The present study showed that the localisation of bone metastases obtained from the bone scans in prostate cancer patients does not improve the performance of the survival models compared to models using the total BSI. However a ranking procedure indicated that some regions are more important than others.
BMC Medical Imaging 07/2014; 14(1):24. DOI:10.1186/1471-2342-14-24 · 1.31 Impact Factor
[Show abstract][Hide abstract] ABSTRACT: Cancers prone to spread to bone include prostate, lung, kidney, breast and thyroid cancers. While bone scanner has been widely used in the past decades, PET-based imaging modalities are increasingly used. Current modalities of PET imaging of bone metastases include tumor and inflammatory targeting with FDG-PET, bone imaging with NaF-PET, and direct cancer-specific markers such as FDOPA-PET or PET using choline. The cancer-specific metastatic patterns and the relative prognosis conferred by osseous metastases (versus visceral metastases) may determine the need for bone scan, FDG-PET for the detection of bone metastases. Because some cancers have a mixed skeletal and visceral, cocktails PET radiopharmaceuticals may also be discussed in the future. The cancer-specific context and performances of bone scan and PET imaging are discussed.
Bulletin du cancer 10/2013; 100(11). DOI:10.1684/bdc.2013.1847 · 0.60 Impact Factor
[Show abstract][Hide abstract] ABSTRACT: There is an expanding and exciting repertoire of PET imaging radiotracers for urogenital diseases, particularly in prostate cancer, renal cell cancer, and renal function. Prostate cancer is the most commonly diagnosed cancer in men. With growing therapeutic options for the treatment of metastatic and advanced prostate cancer, improved functional imaging of prostate cancer beyond the limitations of conventional CT and bone scan is becoming increasingly important for both clinical management and drug development. PET radiotracers, apart from (18)F-FDG, for prostate cancer are (18)F-sodium fluoride, (11)C-choline, and (18)F-fluorocholine, and (11)C-acetate. Other emerging and promising PET radiotracers include a synthetic l-leucine amino acid analogue (anti-(18)F-fluorocyclobutane-1-carboxylic acid), dihydrotestosterone analogue ((18)F-fluoro-5α-dihydrotestosterone), and prostate-specific membrane antigen-based PET radiotracers (eg, N-[N-[(S)-1,3-dicarboxypropyl]carbamoyl]-4-(18)F-fluorobenzyl-l-cysteine, (89)Zr-DFO-J591, and (68)Ga [HBED-CC]). Larger prospective and comparison trials of these PET radiotracers are needed to establish the role of PET/CT in prostate cancer. Although renal cell cancer imaging with FDG-PET/CT is available, it can be limited, especially for detection of the primary tumor. Improved renal cell cancer detection with carbonic anhydrase IX (CAIX)-based antibody ((124)I-girentuximab) and radioimmunotherapy targeting with (177)Lu-cG250 appear promising. Evaluation of renal injury by imaging renal perfusion and function with novel PET radiotracers include p-(18)F-fluorohippurate, hippurate m-cyano-p-(18)F-fluorohippurate, and rubidium-82 chloride (typically used for myocardial perfusion imaging). Renal receptor imaging of the renal renin-angiotensin system with a variety of selective PET radioligands is also becoming available for clinical translation.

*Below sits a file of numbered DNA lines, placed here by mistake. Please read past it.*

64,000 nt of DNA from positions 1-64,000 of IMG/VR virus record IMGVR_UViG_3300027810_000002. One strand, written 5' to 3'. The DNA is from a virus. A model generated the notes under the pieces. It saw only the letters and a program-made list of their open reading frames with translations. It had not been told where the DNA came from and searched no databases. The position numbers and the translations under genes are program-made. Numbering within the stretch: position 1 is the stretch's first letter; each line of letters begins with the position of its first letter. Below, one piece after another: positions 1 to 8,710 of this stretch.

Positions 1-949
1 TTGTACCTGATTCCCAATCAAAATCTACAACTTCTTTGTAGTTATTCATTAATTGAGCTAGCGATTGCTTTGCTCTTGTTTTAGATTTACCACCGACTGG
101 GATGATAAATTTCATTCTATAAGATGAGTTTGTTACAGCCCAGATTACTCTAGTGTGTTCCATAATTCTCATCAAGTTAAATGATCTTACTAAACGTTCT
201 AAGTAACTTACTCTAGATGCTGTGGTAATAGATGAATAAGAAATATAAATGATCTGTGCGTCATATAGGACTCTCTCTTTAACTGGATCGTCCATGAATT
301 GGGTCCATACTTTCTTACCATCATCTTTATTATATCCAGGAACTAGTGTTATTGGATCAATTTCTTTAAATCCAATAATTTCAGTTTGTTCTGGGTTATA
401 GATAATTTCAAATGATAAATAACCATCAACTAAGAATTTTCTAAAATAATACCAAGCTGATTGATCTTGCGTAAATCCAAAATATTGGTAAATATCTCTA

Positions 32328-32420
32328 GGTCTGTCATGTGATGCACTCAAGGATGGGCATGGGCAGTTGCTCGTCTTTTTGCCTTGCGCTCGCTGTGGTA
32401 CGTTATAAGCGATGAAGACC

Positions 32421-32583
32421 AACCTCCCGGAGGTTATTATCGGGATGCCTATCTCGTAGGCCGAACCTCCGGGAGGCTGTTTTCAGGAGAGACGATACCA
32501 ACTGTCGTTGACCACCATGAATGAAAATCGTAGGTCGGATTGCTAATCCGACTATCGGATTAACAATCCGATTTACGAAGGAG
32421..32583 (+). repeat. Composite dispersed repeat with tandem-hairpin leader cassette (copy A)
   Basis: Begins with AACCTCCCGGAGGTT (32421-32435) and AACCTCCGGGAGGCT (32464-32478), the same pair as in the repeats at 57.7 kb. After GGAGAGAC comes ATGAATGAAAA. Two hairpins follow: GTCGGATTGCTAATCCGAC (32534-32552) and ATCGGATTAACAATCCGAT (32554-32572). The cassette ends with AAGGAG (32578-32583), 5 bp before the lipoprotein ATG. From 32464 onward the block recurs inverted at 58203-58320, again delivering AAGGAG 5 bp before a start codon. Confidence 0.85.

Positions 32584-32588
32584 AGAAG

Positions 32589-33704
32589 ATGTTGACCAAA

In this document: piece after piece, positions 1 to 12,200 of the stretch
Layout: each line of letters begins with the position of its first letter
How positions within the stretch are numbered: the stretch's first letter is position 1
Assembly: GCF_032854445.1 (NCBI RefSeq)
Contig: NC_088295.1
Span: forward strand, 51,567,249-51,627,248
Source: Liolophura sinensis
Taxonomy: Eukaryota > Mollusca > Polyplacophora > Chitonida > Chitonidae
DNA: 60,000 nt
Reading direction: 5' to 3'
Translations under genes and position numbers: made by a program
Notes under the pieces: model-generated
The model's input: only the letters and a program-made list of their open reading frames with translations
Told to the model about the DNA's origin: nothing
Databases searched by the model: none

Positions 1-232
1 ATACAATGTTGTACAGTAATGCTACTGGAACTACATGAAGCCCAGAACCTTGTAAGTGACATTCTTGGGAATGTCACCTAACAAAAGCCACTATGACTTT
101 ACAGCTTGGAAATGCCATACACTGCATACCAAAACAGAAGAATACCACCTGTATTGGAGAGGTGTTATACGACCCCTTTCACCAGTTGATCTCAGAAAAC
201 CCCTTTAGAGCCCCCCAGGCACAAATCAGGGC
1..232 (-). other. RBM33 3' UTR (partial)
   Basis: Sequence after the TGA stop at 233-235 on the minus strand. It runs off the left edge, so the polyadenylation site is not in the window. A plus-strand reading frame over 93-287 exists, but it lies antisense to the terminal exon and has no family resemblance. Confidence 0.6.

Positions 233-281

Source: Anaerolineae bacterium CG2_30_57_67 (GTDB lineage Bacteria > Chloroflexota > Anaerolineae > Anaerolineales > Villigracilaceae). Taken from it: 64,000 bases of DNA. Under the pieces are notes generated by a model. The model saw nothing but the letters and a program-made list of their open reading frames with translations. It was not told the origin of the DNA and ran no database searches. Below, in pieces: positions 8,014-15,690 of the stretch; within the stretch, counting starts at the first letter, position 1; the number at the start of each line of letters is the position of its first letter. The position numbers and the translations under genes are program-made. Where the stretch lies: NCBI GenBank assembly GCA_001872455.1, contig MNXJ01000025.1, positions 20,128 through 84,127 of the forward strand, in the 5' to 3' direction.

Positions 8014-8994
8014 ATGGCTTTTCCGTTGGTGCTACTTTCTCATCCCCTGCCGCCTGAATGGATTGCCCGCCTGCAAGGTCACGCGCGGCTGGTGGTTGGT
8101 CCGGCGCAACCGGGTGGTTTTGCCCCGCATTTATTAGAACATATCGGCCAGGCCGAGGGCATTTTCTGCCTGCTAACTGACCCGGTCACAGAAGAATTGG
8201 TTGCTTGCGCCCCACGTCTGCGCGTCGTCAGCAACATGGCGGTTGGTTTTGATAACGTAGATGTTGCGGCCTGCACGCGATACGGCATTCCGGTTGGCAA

Seminars in nuclear medicine 03/2014; 44(2):93-109. DOI:10.1053/j.semnuclmed.2013.10.008 · 3.34 Impact Factor